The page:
Lonely Planet Writer

How you can help protect New Zealand’s Instagram-famous Lake Wanaka tree

The beautiful tree that rises out of the water of New Zealand’s Lake Wanaka provides the perfect photo opportunity for travellers – but some visitors are also putting it at risk.

The lone tree of Lake Wanaka. Image by Ian.CuiYi/Getty Images

Already an Instagram sensation, the world’s love for “that Wanaka tree” on the South Island could also lead to its deterioration, as some people are climbing up its unique branches. The willow even lost a limb before Christmas, with concerns that its deterioration could continue without efforts to stop it – and public awareness of the need to protect the tree.

Aerial view of the Wanaka tree, famous lone tree of South island, New Zealand. Image by Benjawan Sittidech/Getty Images

Now, the local tourism board is planning to install warning signs in English and Mandarin, along with a graphic that will discourage travellers from climbing the beautiful willow. While it is often surrounded by water, when lake levels are low, which they currently are, visitors are able to walk right up to it.

Tim Errington, the arboricultural officer for the Queenstown Lakes District Council, told Lonely Planet that the Wanaka tree is a crack willow – salix fragilis – with a name that’s derived from the fact that the wood is brittle and easily snaps. He explained that the tree is already in a challenging growing environment, as the roots of the tree are often totally submerged by cold water, which slows its growth.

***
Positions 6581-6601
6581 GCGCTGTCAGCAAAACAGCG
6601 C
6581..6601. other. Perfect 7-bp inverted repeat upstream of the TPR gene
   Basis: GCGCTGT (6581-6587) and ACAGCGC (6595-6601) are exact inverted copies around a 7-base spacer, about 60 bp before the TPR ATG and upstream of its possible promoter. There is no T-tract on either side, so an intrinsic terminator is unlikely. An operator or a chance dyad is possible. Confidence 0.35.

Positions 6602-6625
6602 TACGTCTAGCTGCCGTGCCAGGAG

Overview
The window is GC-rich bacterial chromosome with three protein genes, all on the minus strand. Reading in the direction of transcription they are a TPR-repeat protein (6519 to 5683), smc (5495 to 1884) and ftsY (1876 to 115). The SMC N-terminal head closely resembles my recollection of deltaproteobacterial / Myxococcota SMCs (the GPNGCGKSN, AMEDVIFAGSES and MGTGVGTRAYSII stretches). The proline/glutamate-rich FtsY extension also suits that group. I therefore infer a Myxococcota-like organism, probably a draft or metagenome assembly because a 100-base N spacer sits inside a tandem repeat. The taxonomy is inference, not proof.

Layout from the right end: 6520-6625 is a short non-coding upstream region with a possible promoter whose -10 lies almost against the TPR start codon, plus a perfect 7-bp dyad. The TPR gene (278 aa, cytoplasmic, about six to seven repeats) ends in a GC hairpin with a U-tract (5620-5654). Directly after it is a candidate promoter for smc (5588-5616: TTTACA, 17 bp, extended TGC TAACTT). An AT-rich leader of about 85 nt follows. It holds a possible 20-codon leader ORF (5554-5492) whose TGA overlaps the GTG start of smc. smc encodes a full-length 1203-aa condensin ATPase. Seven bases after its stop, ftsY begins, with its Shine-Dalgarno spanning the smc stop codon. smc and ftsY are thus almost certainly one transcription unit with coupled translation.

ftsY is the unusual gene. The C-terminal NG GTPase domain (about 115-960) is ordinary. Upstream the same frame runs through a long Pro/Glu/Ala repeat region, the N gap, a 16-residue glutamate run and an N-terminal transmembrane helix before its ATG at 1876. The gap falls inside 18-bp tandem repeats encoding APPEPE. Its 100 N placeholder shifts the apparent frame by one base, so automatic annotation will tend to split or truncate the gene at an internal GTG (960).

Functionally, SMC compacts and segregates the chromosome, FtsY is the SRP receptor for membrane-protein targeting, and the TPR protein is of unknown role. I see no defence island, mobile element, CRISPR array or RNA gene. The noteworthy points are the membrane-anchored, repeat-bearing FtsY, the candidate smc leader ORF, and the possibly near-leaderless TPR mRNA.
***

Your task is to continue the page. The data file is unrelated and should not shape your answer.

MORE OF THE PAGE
That Wanaka tree in autumn. Image by Henryk Welle/Getty Images

Now, efforts will be made to protect the tree from sustaining any further damage. “Warning signs will be placed near the tree identifying the issues around climbing the tree, though we really want to avoid putting up fencing as this would have a significant impact on the amenity of the willow tree and take away some of the beauty associated with its stunning backdrop. Though, should any further damage be sustained, Queenstown Lakes District Council may have to look into more substantial solutions to the issue around people climbing and damaging this very unique tree,” said Errington.

The tree is famous to the point that it has its own hashtag – #thatwanakatree – with plenty of beautiful pictures showing it jutting out of a lake with the mountains of Mt Aspiring National Park in the background in every season. But with crowds of tourists all aiming for the same shot, visitors may have to wait a while to get that iconic capture of the tree. Thankfully, the surrounding area is full of incredible sights, worthy of a photo op – and if you have the money to spare, you could even stay in this incredible new ultra-luxury villa that provides 360-degree views of the lake.